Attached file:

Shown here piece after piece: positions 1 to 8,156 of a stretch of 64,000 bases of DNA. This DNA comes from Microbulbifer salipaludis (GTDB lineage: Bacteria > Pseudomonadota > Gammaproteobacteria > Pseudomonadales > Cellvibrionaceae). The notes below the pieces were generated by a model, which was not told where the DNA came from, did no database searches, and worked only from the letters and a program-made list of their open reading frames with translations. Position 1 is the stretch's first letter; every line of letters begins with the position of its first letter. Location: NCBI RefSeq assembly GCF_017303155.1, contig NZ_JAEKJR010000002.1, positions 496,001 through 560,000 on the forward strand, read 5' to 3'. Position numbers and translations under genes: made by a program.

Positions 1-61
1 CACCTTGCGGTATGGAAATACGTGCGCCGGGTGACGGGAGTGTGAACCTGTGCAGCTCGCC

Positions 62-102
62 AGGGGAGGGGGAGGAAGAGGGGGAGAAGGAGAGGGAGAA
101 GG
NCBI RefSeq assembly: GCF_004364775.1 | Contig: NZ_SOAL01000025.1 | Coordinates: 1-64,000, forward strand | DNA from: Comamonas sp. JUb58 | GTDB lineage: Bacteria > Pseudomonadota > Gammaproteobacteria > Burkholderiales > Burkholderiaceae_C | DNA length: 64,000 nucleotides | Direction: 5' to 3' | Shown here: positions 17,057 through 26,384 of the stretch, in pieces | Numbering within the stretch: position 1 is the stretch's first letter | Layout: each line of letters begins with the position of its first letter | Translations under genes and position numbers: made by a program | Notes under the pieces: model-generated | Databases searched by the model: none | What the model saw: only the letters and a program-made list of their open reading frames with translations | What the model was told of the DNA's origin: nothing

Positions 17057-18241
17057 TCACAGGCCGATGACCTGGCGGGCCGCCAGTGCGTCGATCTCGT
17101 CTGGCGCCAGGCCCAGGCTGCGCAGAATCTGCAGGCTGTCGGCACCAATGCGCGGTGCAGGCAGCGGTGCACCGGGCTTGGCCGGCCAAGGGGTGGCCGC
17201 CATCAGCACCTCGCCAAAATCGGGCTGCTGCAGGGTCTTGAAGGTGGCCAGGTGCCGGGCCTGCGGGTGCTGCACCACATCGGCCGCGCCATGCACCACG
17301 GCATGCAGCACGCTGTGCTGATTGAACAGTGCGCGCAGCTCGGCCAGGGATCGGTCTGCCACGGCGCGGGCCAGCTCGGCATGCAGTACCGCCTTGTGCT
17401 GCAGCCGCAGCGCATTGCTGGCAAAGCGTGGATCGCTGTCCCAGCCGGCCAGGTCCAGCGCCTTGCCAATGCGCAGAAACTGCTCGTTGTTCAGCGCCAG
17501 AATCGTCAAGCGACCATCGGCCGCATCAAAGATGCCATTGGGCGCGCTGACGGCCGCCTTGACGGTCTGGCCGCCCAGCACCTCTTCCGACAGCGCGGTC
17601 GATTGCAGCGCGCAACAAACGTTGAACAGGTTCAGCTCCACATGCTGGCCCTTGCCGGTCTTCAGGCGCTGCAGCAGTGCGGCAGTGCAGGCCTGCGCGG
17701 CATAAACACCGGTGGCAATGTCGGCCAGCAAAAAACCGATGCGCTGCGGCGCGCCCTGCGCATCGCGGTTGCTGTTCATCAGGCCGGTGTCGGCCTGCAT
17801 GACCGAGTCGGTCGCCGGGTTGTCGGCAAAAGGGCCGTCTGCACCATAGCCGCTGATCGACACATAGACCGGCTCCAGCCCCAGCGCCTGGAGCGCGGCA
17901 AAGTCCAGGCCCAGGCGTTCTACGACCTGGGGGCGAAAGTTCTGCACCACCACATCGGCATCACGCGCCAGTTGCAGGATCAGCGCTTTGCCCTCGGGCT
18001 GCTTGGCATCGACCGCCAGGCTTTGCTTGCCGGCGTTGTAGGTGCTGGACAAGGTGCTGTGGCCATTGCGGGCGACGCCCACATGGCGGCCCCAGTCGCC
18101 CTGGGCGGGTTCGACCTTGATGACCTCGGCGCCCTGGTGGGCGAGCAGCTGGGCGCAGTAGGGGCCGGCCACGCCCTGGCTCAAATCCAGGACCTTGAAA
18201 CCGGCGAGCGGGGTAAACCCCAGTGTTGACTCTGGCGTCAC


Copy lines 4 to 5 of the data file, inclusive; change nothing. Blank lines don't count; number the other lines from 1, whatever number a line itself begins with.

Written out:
Positions 62-102
62 AGGGGAGGGGGAGGAAGAGGGGGAGAAGGAGAGGGAGAA